Wednesday, September 30, 2015

What To Do If Your Identity Is Stolen your identity stolen is a major pain in the ass. I know. My wife had hers stolen seven years ago and it took over a year to get everything straightened out. If this happens to you, here's what to expect and what to do.

Something Strange Is Going On

Our first hint that something was wrong was when my wife received a letter from a check cashing company that her check had bounced. Since she had never used a check cashing company, something obviously was up. The next day, we also received a letter from a local grocery store chain that two checks had bounced. The letter included images of the checks. They were from a bank that we have never used and, surprisingly, they had her real drivers license number written on them.

First Steps

  • File a police report -We called the store to get some more information, but that was a dead end. The store had already written the checks off as uncollectable and couldn't tell us anything else. So we called the police department to file a report. This was more difficult than you might think. Our local police department told us that because the checks were written at a store in another city, we had to call that city's police department to file a report. When we called, them, they said we had to file with our local police department and, if there was enough evidence, our police department would pass the case on to them for further investigation. So we called our local police again and they finally agreed to send someone out to our house to take our statement.
  • Contact the credit bureaus - Contact the three major credit reporting agencies, Equifax, TransUnion, and Experian, and put a 90 day fraud alert on your account. This can be done over the phone via an automated process. This may also trigger a copy of your credit report getting sent to you. There should not be a charge setting the fraud alert. If you have to pay, you are buying some additional product and not simply setting a fraud alert.
  • Review Your Accounts - If you don't closely review your bank and credit card statements each month, do so now. Look over the last two months (at least) in detail and note any unknown charges.
  • Get New Credit Cards Issued - Even if it seems like credit cards are not involved (which was the case for my wife), you should still call up your credit card companies and tell them you suspect you have been the victim of identity theft and want new credit cards issued. You'll need to update any recurring billing accounts you have to use the new card numbers.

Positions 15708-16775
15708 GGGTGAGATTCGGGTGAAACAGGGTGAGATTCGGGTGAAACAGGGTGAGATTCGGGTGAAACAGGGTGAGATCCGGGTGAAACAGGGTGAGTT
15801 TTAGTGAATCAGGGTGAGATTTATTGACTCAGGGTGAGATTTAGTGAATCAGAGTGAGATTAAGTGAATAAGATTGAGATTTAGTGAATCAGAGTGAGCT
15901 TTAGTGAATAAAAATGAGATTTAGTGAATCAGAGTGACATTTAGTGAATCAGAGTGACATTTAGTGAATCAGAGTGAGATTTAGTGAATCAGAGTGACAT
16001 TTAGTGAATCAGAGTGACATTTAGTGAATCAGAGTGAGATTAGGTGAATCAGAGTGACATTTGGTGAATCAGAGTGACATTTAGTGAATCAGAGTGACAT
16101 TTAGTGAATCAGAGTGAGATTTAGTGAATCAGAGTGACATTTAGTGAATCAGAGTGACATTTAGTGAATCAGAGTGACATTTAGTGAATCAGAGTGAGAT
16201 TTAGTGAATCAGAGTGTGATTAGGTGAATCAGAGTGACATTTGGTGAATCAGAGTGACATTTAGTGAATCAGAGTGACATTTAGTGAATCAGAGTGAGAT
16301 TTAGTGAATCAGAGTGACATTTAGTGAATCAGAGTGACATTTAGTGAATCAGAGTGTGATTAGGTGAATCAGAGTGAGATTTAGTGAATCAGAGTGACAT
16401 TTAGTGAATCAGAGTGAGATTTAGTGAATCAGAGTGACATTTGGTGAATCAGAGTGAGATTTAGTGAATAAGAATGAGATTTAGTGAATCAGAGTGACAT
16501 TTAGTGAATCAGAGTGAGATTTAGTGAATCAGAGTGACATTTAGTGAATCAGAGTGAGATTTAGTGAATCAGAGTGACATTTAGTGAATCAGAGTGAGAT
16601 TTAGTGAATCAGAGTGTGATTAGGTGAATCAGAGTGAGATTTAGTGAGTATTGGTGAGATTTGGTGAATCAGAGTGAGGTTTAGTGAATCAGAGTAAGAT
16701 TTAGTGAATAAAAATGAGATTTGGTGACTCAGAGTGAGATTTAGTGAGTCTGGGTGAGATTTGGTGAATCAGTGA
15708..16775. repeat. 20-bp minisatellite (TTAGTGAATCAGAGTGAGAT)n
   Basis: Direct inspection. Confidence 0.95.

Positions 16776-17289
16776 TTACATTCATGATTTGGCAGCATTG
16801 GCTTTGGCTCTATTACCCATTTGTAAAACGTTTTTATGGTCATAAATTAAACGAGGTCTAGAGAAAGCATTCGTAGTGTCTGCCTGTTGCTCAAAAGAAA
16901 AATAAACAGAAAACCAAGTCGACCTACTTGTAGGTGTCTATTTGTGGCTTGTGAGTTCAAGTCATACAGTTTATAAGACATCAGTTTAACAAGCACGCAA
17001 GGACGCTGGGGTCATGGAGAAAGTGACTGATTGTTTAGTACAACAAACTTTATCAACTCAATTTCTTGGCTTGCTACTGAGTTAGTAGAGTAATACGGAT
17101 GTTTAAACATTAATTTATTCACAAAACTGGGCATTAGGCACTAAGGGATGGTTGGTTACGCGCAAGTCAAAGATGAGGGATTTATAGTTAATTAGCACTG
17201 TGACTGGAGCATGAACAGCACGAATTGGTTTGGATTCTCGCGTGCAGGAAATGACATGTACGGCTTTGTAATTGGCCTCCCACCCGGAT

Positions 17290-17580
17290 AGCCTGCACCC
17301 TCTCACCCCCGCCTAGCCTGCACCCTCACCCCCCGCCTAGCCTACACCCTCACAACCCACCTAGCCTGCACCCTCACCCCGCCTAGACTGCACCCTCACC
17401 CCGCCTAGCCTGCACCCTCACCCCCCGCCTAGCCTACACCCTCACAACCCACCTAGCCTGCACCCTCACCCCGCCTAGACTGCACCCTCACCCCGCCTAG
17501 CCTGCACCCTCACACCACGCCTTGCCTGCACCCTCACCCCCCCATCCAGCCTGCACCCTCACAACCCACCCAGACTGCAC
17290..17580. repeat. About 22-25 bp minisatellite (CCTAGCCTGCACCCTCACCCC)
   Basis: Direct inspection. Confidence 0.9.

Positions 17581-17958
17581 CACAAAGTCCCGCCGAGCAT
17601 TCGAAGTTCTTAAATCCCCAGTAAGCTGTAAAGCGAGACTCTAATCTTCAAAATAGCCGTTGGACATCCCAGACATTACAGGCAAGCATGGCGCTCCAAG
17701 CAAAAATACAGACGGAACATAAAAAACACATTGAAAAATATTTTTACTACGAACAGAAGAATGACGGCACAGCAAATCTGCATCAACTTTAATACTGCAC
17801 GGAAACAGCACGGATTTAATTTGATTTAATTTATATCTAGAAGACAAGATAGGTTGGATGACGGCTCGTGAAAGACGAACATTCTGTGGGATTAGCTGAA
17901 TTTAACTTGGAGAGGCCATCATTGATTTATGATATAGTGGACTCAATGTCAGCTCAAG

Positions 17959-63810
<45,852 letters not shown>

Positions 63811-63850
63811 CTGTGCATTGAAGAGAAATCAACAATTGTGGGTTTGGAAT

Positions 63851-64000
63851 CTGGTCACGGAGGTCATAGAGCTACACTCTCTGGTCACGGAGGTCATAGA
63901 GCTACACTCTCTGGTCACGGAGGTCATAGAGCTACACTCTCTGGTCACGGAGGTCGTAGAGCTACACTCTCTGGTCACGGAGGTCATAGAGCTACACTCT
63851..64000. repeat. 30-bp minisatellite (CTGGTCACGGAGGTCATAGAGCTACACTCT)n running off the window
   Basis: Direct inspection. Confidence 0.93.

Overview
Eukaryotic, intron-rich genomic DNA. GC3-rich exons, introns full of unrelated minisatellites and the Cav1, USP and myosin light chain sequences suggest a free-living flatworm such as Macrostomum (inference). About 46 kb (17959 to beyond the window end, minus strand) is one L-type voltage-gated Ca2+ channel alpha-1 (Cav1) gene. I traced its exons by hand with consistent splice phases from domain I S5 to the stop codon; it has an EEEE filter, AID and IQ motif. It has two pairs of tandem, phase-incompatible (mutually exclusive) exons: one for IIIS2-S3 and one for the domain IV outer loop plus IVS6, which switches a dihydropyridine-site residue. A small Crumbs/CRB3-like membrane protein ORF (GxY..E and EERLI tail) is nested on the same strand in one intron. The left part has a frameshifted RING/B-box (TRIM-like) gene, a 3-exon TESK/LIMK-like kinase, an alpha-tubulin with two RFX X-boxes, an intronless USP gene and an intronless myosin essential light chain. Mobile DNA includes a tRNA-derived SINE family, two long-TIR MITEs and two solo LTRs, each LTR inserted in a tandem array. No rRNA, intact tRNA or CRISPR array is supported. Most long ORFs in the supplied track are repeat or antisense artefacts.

Next Steps

  • Get A Copy Of The Police Report -  When the police report is done, you should get a copy sent to you, but don't wait too long for it. If you haven't received it within 3 days after you gave your statement to the police, call them up and ask for it. The officer who took your statement should have given you his business card and possibly a case number.
  • Submit A Copy Of The Police Report To The Credit Bureaus - You can file a written request with a copy of the police report to each credit bureau and that will extend the fraud alert on your account from 90 days to 1 year.
  • Request A Credit Freeze From The Credit Bureaus - A fraud alert on your account will not stop banks or businesses from opening accounts in your name. All it does is warn the requesting company that you have reported that your identity has been stolen and that they should ask for extra verification before opening accounts in your name. A credit freeze, however, will prevent anyone from opening a new credit account in your name. While a fraud alert will automatically be discontinued after a year, a credit freeze stays in effect until you cancel it. You can temporarily disable a freeze for a fixed number of days if, for example, you know you will be applying for a loan or a credit card at a certain time. We left the credit freeze in place on my wife's file for 3 years. Again, this is free. If you are asked to pay, you have been upsold to some product or service you probably don't need.
  • Get New Checks / Account Numbers - If the identity theft involved your actual bank account numbers, contact your bank and tell them what happened and ask for new account numbers and new checks. In my wife's case, the bad checks were from someone else's account at a different bank. (The police told us the thief likely took the original name and address off the checks with chemicals and then re-printed my wife's info on them.) If you have direct deposit set up to the affected account, contact your employer to get that info updated with your new account numbers.
  • Get A New Driver's License With A New Number - We eventually realized that the thief must have obtained my wife's driver's license number from when her purse was stolen 2 years prior. Although she requested a new license from the Motor Vehicle Division then, she simply got a replacement card with the same number. If your identity was stolen, you'll want a new number.

The Next Year And Beyond

  • Stay Vigilant - Monitor all bills and statements line-by-line for at least the next year. You never know when some other charge will show up.
  • Follow Up With Police - About 3 weeks after we filed the police report, we heard back that the person bouncing checks in my wife's name had been caught. The police will want to know if you want to press charges. You do. You most likely will not have to go to court - the police already took your statement, after all - but if you don't press charges, the thief could be let go. Saying you want to press charges will also keep you informed of the progress of the case. You'll get letters after each court appearance explaining what was done and what the thief's eventual sentence was.